Shostakovich symphony cycles are appearing in increasing numbers in response to continued public interest in a composer who, like Mahler, can be said to have summed up the human experience in the last century. This commencement to a new series with Petrenko and the RLPO makes a worthy addition to the catalogue, and I hope successors to it - the 8th was done live recently and the 10th is scheduled for next season - will not be far behind.
Of all what might be called his 'political' Symphonies, the 11th is the one describing events - the 1905 Revolution - that arguably were closest to the composer's heart. Revolutions that fail have an expectation, an innocence, that those which succeed - 1789, 1917 - tend to lose as the men of violence take the helm. The massacre of peaceful demonstrators outside the Winter Palace which triggered the abortive revolt of an oppressed people thus remained a pure expression of the popular will, untainted by later excesses. The 11th Symphony, with its revolutionary songs, is a tribute to the victims of Tsarist tyranny: in the second movement, the massacre is described; in the third - a heart-rending threnody, they are commemorated; and the last looks forward to a better future.
The present recording avoids some of the slow pacing that can make the work rather too long for the listener: at 57:37 it is at the faster side overall (Mravinsky is shorter still) and benefits as a result. The dynamic range is, if anything, extreme, and unless one has undemanding neighbours, volume adjustment will be necessary from time to time - but that is the way the symphonmy is written anyway. My only slight reservation is the recording level for the bells (the tocsin), which is a bit low, although one can hear them dying away as a call to action at the very end of the symphony.
Needless to say, a very affordable version of a work that has gained in stature since the composer's death. But it has other qualities apart from price to commend it.
on 2 January 2010
This is a wonderful symphony.
Since Stokowski released this onto the 'western' scene in the late 1950s (with the Houston Symphony Orchestra on the Everest label?) it has been beset by charges of agitprop. Such critics did not know their Shostakovich. He is Everyman's composer: compliant and critical. Cajoling and condemnatory.
The best performances of this symphony in the past have been from Mravinsky and Kondrashin. Their apparent attention to the party line caused a certain amount of disdain amongst the critics who were jealously guarding 'The Symphony' from an invasion of pictorialism (Did they know their Berlioz?). Those of us who always loved the theatricality of this symphony and also spotted a strength of line and intellectual argument in this music are absolutely thrilled by the amount of performances of this work that have been committed to disc. I just can't stop accumulating them.
Some performances seem either too plush, or they drag us through nearly seventy minutes of highly concentrated and sustained tension; without yielding a satisfactory denouement. Rostropovich's LSO Live performance has, perhaps, an even finer recording but is dogged by a metronomic efficiency of the percussive sections. This is not supposed to be measured or comfortable music. This is not for Classic fM's Smooth Classics Hour. It needs a touch of hysteria about it. This is for the radical philosopher amongst us and within us all.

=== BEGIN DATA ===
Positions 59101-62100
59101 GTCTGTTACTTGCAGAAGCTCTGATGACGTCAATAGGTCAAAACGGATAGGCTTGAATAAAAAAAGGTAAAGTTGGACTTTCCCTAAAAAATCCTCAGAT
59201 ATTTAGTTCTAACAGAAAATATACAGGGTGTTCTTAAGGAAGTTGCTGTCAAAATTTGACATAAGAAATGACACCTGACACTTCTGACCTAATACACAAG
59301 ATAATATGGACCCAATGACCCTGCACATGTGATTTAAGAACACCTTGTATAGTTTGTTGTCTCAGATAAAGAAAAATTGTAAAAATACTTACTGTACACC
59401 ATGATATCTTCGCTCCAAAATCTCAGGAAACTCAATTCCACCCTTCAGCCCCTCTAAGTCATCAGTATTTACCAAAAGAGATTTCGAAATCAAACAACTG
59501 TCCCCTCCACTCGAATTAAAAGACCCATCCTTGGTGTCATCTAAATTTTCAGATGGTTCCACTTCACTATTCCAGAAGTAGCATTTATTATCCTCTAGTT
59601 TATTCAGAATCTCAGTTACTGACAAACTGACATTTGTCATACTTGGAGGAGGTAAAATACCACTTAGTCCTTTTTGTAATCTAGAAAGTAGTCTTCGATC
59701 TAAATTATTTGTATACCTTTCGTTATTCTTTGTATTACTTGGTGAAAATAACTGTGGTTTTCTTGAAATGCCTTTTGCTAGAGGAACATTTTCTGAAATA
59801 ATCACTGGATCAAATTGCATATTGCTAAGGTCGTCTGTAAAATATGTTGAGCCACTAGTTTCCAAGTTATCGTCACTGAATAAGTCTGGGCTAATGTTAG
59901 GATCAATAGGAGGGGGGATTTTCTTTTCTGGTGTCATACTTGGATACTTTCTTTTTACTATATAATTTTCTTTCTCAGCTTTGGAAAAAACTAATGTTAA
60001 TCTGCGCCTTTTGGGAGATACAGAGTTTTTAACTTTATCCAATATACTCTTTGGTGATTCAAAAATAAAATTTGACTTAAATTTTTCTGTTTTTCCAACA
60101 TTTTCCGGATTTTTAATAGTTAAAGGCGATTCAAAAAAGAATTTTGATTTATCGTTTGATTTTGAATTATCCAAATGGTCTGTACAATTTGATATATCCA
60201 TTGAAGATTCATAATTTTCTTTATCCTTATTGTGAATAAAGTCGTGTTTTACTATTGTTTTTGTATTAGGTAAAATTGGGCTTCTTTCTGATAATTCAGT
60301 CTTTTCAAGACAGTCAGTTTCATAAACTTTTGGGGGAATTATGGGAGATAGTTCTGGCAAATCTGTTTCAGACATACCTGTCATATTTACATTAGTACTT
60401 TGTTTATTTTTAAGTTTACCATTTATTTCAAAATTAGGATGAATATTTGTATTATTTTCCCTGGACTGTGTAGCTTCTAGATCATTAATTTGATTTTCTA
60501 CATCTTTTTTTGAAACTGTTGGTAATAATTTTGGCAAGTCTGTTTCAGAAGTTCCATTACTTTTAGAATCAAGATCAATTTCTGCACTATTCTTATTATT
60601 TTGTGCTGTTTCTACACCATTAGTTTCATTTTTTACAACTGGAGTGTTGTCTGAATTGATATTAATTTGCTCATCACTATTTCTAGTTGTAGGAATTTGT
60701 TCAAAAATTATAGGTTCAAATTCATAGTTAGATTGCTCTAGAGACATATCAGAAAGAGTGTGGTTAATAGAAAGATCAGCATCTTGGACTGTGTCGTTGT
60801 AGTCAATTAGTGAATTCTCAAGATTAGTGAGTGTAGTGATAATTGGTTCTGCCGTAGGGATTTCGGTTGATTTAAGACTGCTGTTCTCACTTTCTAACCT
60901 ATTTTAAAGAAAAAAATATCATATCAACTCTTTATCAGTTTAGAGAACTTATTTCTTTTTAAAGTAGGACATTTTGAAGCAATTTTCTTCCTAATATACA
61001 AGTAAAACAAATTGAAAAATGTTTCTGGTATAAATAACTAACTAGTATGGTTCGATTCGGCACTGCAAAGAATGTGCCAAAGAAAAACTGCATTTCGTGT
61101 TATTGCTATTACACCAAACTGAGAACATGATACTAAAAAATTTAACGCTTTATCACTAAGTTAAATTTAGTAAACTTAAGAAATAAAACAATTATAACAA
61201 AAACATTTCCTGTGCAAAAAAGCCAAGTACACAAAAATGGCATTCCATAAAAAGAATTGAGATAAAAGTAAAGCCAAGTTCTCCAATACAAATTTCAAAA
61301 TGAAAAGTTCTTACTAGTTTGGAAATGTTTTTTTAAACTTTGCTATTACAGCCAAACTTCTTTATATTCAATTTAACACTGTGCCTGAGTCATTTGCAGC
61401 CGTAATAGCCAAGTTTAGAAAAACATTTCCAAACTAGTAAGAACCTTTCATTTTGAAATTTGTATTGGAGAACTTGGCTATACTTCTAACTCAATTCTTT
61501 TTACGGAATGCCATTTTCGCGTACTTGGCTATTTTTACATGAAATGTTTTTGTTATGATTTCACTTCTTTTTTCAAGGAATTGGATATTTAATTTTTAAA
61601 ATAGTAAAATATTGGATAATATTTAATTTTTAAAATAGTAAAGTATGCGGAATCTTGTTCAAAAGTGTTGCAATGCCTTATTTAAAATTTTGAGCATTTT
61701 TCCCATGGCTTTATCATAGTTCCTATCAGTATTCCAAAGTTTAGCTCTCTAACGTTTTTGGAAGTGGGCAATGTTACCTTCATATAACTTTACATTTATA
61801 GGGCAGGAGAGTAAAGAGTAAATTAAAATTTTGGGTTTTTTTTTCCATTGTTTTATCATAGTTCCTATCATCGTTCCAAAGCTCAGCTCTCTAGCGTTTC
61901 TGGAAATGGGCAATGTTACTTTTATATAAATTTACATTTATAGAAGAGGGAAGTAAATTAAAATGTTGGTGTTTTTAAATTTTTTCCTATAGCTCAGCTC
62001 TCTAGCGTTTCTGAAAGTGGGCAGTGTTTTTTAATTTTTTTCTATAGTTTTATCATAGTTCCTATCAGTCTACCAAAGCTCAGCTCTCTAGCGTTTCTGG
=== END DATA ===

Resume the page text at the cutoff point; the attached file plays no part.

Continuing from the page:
Now Vasily Petrenko and Naxos have given us an even more modern candidate for a straight line to the heart of the piece in a lean but not hurried traversal of 57 minutes. The Liverpool players give this their best shot and sound absolutely convinced that this is the begining of a revolution against oppression. The quieter moments speak rather less of the expansive chilled steppes and more of the the chill of Eisenstein's steps. The recording is up-front rather than atmospheric, but quiet enough when it has to be. And this is a symphony of extremes. All attack and defence and not much messing around in the midfield!
If you do not know this symphony, but have admired Shostakovich: this performance is for you. If you already have half a dozen different recordings and think there is no room for another; this is also for you.
The dissonant chords at the end of the work may not strike the same spine-tingling fear in you as did Mravinsky's 40-50 year old performances, but how much of that exhilarated discomfort was caused by compressed distortion and the knowledge that you were being hectored by an orator with a direct line of experience to the traumas being set out musically?
To sum up - if I had to restrict myself to just two recordings of this work one would have to be a raw original from Mravinsky circa 1958-60 and the other would probably be this one. It is that good!
on 14 October 2014
The recent release of a fascinating Thirteenth Symphony marked the conclusion of the Shostakovich Symphony cycle which is destined to become memorable.
I look back to the propitious beginning of the cycle with the release of the 11th Symphony 'The Year 1905'in 2009; my Amazon webpage for the disc reads that I had purchased it on 10th August 2010. Many - and this includes me - believe that the 11th is Shostakovich's best Symphony. It depicts a fraught 'Bloody Sunday' massacre of two hundred peaceful demonstrators by Czarist soldiers outside the Winter Palace in St Peters burg in 1905.
The characteristics of this rendition became the hallmark of the cycle as a whole; the charisma, prowess, and on this specific instance passion of the young Russian conductor, Vasily Petrenko, an inspired Royal Liverpool Philharmonic Orchestra, and a crystalline clear sound by the supposedly humble Naxos label.
The excerpt that follows from the note on the cover of the disc provides a superb description of the character and characteristics of orchestra and Symphony:
'Scored for a sizable orchestra of triple woodwind, four horns, three each of trumpets and trombones, tuba, timpani, percussion, celesta, harps and strings, the Symphony makes extensive use of revolutionary songs as thematic elements, as it progresses, without pause, from the glacial opening movement, 'Palace Square', to the terrifying massacre and its aftermath, 'The Ninth of January', the funeral third movement, 'Eternal Memory', and the final movement, 'The Tocsin', which culminates with cataclysmic bell strokes.'